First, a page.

The next generation's views on the future of energy

We were fortunate to welcome this week two bright middle school students from Gautesete skole in Stavanger, Norway, Anna Aasland Klausen (15) and Stine Grindheim Jakobsen (15), to shadow our Operations Team. Today, we are featuring an article displaying the girls´ observations during their work experience with us.

Energy, Environment, and Natural Resources

This article provides insights on key energy vectors and their sources, by assessing them based on the overall interests of society. Focus is on energy conservation, quality, and sustainability.

Energy is a crucial aspect of human activity, contributing to economic growth and technological advancement in an ever-growing world population. However, as energy consumption is also a major source of pollution, energy quality and conservation become ever more important. Undeniably, the cleanest, cheapest, and most efficient form of energy is saved energy. There are distinct types of finite, non-renewable natural resources, some more harmful than others. With the consequences of global warming becoming increasingly apparent, there is a growing necessity for efficient and scalable use of renewable resources. Renewable energy predominately derives from naturally replenishing sources and is key in this energy transition phase.


Coal power plants produce electrical energy by burning coal, transferring the combustion heat to a steam boiler. The steam then drives a steam engine or a turbine. Coal is the most abundant fossil fuel globally, accounting for 11% of the world's energy consumption and 38% of the world's electricity production. Coal is transported by ship, train, truck, or conveyor belt and is easy to store. However, substantial amounts of coal are needed to produce energy, resulting in low energy quality.

Coal power is highly polluting, contributing to dangerous air pollution. Coal power plants cause numerous fatalities annually, yet there is no indication that production will cease in the near future. Therefore, carbon capture and emission regulation could be long-term solutions. Carbon capture involves using technology to capture carbon in the air and store it in areas where fossil energy sources were previously extracted. Emission regulation entails setting a maximum limit for carbon emissions, combined with a price for exceeding this limit. At time of writing, the price for one ton of carbon emissions within the EU is around €70. Platforms like Maritime Carbon Solutions help companies track their emissions and manage compliance with such regulations, ensuring efficient adherence to the EU-ETS directive.

Oil and Gas

Oil and gas provide us with energy through electricity, heat, and fuel. The process involves burning fossil fuel and heating water, which then turns into steam that drives a turbine to generate electrical energy. Oil and gas are transported via pipeline systems or ships and are easy to store, although gas must first be cooled or compressed. Oil and gas have high energy quality due to their diverse applications. However, as fossil fuels, they still emit prominent levels of greenhouse gases, causing both global and local consequences such as glacier melting, extreme weather, biodiversity loss, and rising sea levels.

Nuclear Power

Nuclear power can be generated through fission or fusion. The nuclear power we use today is based on fission and is not renewable. Nuclear power cannot be reused and provides us with electrical energy through a process where atoms split, releasing energy and heat. The heat evaporates water, which then drives a turbine to produce electricity, like water, coal, oil, and gas. Nuclear power has a high energy quality due to the large amount of energy contained in a small atom. Nuclear power plants use uranium, which is abundant in nature, and account for about 10% of global electricity production.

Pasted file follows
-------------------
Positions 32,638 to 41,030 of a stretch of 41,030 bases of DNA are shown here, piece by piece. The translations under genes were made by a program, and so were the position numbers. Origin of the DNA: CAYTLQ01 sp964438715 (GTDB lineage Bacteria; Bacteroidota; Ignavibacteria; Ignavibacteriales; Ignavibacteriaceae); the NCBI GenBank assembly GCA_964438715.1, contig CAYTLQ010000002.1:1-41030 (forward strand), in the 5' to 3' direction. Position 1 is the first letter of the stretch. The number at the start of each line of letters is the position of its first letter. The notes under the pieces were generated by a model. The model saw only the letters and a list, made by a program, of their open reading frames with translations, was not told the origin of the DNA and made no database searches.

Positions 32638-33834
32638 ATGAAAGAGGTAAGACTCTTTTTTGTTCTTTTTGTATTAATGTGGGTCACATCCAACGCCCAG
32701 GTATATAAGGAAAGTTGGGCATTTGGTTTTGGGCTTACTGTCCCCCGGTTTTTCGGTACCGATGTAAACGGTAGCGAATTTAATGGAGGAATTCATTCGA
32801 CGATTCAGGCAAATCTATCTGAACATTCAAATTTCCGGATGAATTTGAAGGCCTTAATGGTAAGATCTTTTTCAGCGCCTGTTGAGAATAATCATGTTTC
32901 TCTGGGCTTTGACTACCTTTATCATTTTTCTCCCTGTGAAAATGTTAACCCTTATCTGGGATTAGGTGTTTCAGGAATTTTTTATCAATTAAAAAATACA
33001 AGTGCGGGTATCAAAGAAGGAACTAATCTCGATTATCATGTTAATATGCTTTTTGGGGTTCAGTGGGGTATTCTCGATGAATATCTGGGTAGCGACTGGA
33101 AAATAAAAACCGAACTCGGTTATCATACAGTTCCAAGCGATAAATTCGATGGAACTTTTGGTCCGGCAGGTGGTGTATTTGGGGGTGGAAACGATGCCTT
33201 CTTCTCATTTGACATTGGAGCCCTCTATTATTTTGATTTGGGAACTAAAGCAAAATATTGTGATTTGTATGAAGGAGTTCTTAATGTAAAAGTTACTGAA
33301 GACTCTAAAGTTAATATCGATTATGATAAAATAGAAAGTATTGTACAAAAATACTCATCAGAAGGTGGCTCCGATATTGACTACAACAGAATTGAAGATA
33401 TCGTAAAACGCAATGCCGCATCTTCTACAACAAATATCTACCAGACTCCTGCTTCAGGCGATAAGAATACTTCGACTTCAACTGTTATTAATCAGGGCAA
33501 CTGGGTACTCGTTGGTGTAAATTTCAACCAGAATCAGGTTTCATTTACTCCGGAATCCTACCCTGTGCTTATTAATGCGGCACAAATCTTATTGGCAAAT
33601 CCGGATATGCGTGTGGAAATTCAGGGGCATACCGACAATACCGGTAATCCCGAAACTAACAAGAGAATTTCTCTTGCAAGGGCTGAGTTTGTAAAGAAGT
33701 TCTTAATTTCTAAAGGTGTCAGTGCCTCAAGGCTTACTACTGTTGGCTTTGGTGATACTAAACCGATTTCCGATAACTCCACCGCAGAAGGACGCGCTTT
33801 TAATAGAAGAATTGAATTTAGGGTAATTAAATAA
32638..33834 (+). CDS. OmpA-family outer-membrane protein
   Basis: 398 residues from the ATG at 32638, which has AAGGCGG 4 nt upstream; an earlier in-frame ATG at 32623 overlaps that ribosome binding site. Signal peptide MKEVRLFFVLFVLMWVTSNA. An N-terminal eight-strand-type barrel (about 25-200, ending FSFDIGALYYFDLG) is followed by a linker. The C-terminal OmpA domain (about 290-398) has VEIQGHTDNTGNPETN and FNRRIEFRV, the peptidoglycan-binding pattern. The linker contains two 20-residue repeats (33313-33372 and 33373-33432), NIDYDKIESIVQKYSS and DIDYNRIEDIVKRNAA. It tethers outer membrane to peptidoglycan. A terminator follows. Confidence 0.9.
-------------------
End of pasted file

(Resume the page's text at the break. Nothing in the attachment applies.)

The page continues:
Despite facing criticism regarding secrecy over the nuclear installations’ operations, there is increasing demand for this form of energy, being emission-free form of energy. Simultaneously, due to the cross-border character of nuclear risk, all states have considerable technical and strategic interest for the safety of their citizens in this industry.


Hydropower is a renewable energy source that does not pollute. It harnesses the gravitational force and kinetic energy of water to drive a turbine, which generates electrical energy via a generator. Hydropower accounts for 15.9% of global power production, and in Norway, it constitutes 95% of all power production. Hydropower is renewable, clean, and inexpensive, benefiting future generations. It can be stored in dams for extended periods and transported over long distances via power lines.

On the other hand, hydropower contributes to loss of biodiversity, as the building of new plants distorts the water source’s ecosystem. Additionally, hydropower is unreliable as it depends on continuous heavy flow of water driving the turbine, which cannot be guaranteed. Nevertheless, hydropower generates the least greenhouse gases among power production technologies, a crucial attribute given the challenge of stabilising greenhouse gases.


There is significant technological potential for improving the utilisation of non-renewable resources to make them more sustainable on a well-to-wake basis, and even more potential for improving the competitive position of renewable resources. While coal, oil, and gas emit greenhouse gases, hydropower and nuclear power do not. Platforms like Maritime Carbon Solutions play a crucial role in tracking and managing emissions, helping companies comply with regulations like the EU-ETS directive, and ensuring a more sustainable future.

Written by:
Anna Aasland Klausen and Stine Grindheim Jakobsen on behalf of MCS